In the solar market example, the major brand decisions get made by EPC’s (Engineering, Procurement and Construction companies), ESCO’s (Energy Service Companies) and solar retailers. Brand influencers fall into three categories. The customer (ex. the government or a utility), the installers (ex. electrical contractors) and the logistics channel (e.g. electrical or solar distributor). To succeed in a market with this degree of complexity, you will have to “know” and “touch” each of the relevant players with an appropriate and relevant value proposition.


  • Know what your Decision Makers and Influencers care about AND adapt your program accordingly

Channels will be able to articulate basic vendor requirements for product, sales, technical support and delivery. And they will tend to focus on technical and logistical (vs. marketing) program components. Some markets will have only a handful of very large players. Depending on the number, you may not need tiers in your program design for these partners. Instead, it’s increasingly important to identify, recruit and support the leaders in a very “high touch” model with broad policy guidelines.


  • Assess the Strengths and Weakness of the emerging go-to-market structure AND manage your risks

Remember that you may be working with an “experimental” channel. One that may only be around for the short term, as it may not have the right business model for the long term. In our solar example, our client already had strong relationships with electrical distributors who had sophisticated businesses processes and systems and strong relationships with decision makers who were moving to solar.

The problem was that these partners were not willing to play the low margin game instituted by the new “upstart” – the solar distributors. This group had technical competence but, in their rush to win market share, were selling below cost.  There was a stand off!  And we had to make some bets! The actual strategy involved a detailed analysis of major players’ business models in order to make an informed decision on who to recruit and support for the long term, while keeping enough presence in the short term market.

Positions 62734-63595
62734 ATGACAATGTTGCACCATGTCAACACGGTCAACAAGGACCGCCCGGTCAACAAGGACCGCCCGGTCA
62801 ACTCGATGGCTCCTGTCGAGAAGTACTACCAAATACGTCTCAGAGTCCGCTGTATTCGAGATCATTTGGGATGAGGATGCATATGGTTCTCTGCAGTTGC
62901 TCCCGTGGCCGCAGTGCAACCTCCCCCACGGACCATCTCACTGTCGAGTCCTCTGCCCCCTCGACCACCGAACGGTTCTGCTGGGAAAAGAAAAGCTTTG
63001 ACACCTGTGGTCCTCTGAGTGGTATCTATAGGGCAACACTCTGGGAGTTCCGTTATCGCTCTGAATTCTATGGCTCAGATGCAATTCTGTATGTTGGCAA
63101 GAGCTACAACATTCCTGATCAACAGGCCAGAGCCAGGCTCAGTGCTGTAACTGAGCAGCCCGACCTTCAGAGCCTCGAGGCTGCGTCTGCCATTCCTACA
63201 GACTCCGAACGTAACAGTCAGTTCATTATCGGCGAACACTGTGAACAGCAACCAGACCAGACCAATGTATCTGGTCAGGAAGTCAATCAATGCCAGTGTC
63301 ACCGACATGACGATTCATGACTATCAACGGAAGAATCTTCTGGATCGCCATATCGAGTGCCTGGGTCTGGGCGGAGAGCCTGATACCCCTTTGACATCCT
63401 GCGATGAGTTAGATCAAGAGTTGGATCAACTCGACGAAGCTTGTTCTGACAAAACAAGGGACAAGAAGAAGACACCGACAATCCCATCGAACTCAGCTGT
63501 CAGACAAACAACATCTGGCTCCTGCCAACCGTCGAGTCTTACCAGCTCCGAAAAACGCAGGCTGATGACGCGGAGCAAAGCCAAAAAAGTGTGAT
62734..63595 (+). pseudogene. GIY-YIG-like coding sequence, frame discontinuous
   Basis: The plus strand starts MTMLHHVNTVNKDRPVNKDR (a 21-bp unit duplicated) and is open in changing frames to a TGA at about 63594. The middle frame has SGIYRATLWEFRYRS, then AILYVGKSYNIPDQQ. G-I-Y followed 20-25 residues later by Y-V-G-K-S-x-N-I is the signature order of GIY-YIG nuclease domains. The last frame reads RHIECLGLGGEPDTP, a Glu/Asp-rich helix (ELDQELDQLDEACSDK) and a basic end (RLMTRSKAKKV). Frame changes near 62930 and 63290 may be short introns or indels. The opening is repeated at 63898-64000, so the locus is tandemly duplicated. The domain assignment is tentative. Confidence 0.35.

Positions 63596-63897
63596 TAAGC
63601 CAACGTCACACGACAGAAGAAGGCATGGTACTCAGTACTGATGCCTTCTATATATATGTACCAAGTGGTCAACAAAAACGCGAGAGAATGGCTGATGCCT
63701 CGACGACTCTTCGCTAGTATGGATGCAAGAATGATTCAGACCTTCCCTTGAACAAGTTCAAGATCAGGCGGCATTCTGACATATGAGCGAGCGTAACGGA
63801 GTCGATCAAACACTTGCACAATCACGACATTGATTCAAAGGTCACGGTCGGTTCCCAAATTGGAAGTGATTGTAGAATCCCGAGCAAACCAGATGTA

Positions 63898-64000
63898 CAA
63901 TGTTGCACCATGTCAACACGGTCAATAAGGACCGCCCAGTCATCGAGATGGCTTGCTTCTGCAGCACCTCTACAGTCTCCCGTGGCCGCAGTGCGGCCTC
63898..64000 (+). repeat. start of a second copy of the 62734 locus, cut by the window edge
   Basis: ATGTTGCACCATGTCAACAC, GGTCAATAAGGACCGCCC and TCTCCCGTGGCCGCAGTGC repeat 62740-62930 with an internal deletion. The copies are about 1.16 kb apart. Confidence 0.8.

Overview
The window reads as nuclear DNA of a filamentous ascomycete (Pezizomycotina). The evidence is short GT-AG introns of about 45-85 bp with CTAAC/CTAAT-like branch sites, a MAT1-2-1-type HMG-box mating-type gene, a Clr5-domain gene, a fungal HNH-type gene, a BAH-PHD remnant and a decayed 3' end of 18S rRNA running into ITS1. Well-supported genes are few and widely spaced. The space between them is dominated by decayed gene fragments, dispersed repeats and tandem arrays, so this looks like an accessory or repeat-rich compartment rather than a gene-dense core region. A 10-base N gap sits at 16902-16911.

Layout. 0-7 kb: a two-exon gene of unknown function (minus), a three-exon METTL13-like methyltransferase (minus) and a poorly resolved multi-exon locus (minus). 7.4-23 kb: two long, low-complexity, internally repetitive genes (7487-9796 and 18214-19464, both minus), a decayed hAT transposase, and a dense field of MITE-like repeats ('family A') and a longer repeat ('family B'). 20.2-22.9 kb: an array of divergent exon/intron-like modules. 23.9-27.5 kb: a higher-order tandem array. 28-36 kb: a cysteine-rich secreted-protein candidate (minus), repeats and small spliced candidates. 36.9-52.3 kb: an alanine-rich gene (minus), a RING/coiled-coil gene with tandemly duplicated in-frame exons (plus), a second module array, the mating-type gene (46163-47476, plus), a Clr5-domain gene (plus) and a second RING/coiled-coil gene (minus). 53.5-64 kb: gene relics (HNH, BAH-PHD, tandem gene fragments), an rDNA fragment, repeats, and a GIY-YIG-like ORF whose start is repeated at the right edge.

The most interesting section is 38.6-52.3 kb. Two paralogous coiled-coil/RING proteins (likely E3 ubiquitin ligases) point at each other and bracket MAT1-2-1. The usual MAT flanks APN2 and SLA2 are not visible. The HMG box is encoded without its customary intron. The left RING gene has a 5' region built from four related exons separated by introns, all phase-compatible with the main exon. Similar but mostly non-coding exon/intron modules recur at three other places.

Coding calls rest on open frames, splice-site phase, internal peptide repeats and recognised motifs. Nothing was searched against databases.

• Understand AND acquire new Organizational Capabilities, where needed

Key areas to assess include:

–  Your Sales Force. Are they credible in the new market? Do they have the required technical and industry expertise to be considered “trusted advisors”?

–  The Back Office. Is it equipped to manage the level of complexity of RFI’s and RFP’s? Can it operate within the expected turnaround time?  Can it provide the required training?

–  The Logistical Backbone. How will you manage inventory to make sure it meets the delivery and lead time requirements of your new partners?


Entering new markets will mean that your partner ecosystem will most likely expand. Don’t be surprised to learn your new partners will have different business models and vendor expectations than your current partners. Therefore, managing this expanding ecosystem can be a bit of a new challenge. Channel Mechanics can help you address these new challenges with our robust basket of channel enablement programs.  If you are already a Channel Mechanics customer, you may find that some of the programs you have yet to utilize are particularly relevant for your new market. So talking to your account manager will help. Moreover, Channel Mechanics helps your sales and channel management teams profile, target, support and track new channels in real-time. This means you can easily assess how you’re doing and make needed adjustments quickly. A critical competence to have in an emerging and evolving market!